City officials want to avert the potential effects of a proposed tunnel that would funnel thousands of cars from Riverside County onto Laguna Canyon Road.
The City Council unanimously voted April 17 to take actions to counteract the anticipated adverse effects on Laguna Beach from the proposed tunnel for vehicles, buses, a train and water between Riverside County and South Orange County.
“Riverside County wants to relieve congestion on the 91 [Freeway] and are hot for this tunnel,” Councilwoman Elizabeth Schneider said. “I am concerned about it dumping out on the 133.”
Schneider said the tunnel is being marketed in Riverside as a 20-minute ride to Laguna Beach.
“A train might be a good idea, but we need to get that on the table,” Schneider said. She warned the council that the city needs to be proactive to avoid worsening traffic, if the tunnel is approved, and exacerbated by development in surrounding areas.
“We know that, as part of the Great Park plan, Lennar [the developer] will be constructing 10,000 homes at Heritage Fields that will be accessed by Barranca Parkway [in Irvine],” Schneider said.
“The beaches that will be closest to those homes are Laguna’s. In addition, Irvine Co. is getting ready to build approximately 150 homes that will be accessed from Laguna Canyon Road. Where will they go to the beach? We need to be planning for this.”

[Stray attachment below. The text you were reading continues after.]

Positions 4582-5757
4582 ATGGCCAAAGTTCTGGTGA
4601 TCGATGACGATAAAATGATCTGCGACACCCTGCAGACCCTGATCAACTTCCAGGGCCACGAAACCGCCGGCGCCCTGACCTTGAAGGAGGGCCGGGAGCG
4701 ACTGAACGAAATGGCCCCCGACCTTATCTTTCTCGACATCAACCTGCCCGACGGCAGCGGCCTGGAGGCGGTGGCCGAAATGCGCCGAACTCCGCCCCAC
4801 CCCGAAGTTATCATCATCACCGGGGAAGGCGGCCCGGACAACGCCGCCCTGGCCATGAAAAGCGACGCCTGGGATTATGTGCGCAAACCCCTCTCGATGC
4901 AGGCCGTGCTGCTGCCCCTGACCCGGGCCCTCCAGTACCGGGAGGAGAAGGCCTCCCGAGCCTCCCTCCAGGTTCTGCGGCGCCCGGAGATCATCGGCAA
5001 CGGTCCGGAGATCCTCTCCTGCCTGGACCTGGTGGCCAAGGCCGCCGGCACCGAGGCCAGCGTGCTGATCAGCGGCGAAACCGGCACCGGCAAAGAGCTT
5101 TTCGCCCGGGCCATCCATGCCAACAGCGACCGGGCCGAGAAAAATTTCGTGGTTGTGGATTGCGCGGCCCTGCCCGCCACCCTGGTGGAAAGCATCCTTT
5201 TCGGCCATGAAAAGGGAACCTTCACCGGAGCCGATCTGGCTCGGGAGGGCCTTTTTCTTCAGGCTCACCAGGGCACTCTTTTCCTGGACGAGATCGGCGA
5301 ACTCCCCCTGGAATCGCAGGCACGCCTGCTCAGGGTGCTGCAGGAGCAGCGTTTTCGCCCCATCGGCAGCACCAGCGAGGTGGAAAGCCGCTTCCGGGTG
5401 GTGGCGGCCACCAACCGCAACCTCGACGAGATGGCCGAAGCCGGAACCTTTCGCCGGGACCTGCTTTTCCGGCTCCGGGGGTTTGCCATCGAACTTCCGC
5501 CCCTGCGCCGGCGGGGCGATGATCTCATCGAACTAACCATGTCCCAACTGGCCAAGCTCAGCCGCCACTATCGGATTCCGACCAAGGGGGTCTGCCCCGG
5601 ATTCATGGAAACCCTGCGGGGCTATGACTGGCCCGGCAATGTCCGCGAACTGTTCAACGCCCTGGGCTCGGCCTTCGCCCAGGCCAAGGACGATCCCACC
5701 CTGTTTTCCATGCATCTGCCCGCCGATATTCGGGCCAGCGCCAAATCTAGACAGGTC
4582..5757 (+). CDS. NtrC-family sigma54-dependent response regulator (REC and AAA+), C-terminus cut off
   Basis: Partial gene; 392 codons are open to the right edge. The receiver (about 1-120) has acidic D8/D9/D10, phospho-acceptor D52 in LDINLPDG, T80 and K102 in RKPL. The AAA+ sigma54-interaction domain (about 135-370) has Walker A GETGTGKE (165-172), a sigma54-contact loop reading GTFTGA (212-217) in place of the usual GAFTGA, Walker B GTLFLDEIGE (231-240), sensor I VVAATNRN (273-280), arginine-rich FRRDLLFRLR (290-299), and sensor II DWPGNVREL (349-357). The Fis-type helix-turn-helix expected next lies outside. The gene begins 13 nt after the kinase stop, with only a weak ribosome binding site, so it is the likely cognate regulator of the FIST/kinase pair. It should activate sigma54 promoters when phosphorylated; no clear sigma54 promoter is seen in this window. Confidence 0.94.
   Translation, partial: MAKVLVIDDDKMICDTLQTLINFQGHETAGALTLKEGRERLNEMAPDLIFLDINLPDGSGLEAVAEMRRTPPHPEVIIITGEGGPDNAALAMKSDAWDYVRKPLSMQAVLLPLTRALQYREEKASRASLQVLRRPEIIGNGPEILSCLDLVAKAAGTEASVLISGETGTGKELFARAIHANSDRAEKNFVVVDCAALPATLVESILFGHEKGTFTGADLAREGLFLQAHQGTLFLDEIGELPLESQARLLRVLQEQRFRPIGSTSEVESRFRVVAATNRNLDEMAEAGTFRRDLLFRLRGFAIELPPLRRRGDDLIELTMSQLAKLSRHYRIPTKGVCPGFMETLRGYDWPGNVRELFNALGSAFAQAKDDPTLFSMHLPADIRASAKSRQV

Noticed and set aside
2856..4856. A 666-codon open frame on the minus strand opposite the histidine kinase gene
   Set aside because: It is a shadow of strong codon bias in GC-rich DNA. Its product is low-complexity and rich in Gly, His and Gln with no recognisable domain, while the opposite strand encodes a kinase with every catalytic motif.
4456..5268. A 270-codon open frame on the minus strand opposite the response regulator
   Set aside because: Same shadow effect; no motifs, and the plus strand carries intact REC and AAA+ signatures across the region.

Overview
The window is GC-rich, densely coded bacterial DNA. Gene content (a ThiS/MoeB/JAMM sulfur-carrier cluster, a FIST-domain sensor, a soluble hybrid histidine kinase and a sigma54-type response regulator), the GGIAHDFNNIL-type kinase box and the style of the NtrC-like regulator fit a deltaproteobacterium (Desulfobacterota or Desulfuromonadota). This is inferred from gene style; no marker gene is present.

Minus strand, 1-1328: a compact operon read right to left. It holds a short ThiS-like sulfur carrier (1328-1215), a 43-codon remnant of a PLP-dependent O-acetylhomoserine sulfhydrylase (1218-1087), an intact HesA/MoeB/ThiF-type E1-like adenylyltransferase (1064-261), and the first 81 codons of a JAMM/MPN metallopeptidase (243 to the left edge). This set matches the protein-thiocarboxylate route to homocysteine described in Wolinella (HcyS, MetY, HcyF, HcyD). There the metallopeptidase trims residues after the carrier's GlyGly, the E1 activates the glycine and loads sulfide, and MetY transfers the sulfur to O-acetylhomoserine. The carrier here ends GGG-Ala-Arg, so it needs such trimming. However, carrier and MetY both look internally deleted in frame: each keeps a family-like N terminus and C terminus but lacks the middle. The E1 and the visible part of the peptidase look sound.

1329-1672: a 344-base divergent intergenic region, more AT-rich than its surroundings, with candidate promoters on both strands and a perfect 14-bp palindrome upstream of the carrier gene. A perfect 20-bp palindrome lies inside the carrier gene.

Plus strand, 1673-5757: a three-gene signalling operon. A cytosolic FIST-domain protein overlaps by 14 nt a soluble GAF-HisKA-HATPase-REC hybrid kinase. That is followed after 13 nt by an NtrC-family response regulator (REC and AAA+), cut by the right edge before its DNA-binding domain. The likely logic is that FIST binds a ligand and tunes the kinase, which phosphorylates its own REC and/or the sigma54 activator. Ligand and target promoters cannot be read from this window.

Carolyn Wood, representing herself and the Laguna Canyon Conservancy, was in complete agreement with Schneider.Woods said that in the early 1990s, residents became concerned about the effect the Eastern Transportation Corridor would have on Laguna Canyon Road and city traffic. The environmental impact report for the toll road didn’t even show the 133. “It simply ended after it passed the 5 [Freeway] and before it got to the 405,” she said. “They claimed any potential impact ended at the Spectrum and would not extend down Laguna Canyon Road.”
Increased traffic on Laguna Canyon Road since the toll road opened is proof, Woods believes, of the accuracy of the claim. She suggested that the city conduct a vehicle count on the road, taking weather into consideration.
“We need data so if [tunnel planners] come back and say it won’t be a problem, we’ll know better,” Woods said.
“Laguna Canyon Road is the only road inland for about 15 miles along the coast between Crown Valley Parkway and MacArthur — well, there is Newport Drive,” she said.
The inclination will be for Inland Empire residents who want to go to the beach to take Laguna Canyon Road and then decide whether to stay in town or head either north or south.
Schneider said the city should be proactive in preparing for development that will impact the city as much as the proposed tunnel.
“We need to urge beach-goers this summer and in all future summers to take the train and ask the Orange County Transportation Authority to provide shuttle service from the Irvine Metrolink station to Main Beach and back on weekend mornings and late afternoons, from Memorial Day through Labor Day Weekend to help relieve traffic in Laguna Beach,” Schneider said.
The council approved Schneider’s suggestion and agreed to sign and send a letter to OCTA, the Transportation Corridor Agency, the Orange County Board of Supervisors and all city councils and city managers in Orange County supporting a tunnel for train and water only.
Also recommended by Schneider and approved: A request to OCTA to consider providing a summer shuttle from the Barranca area at Heritage Fields and from the Irvine Co. project off Route 133, once the homes are built, to Main Beach.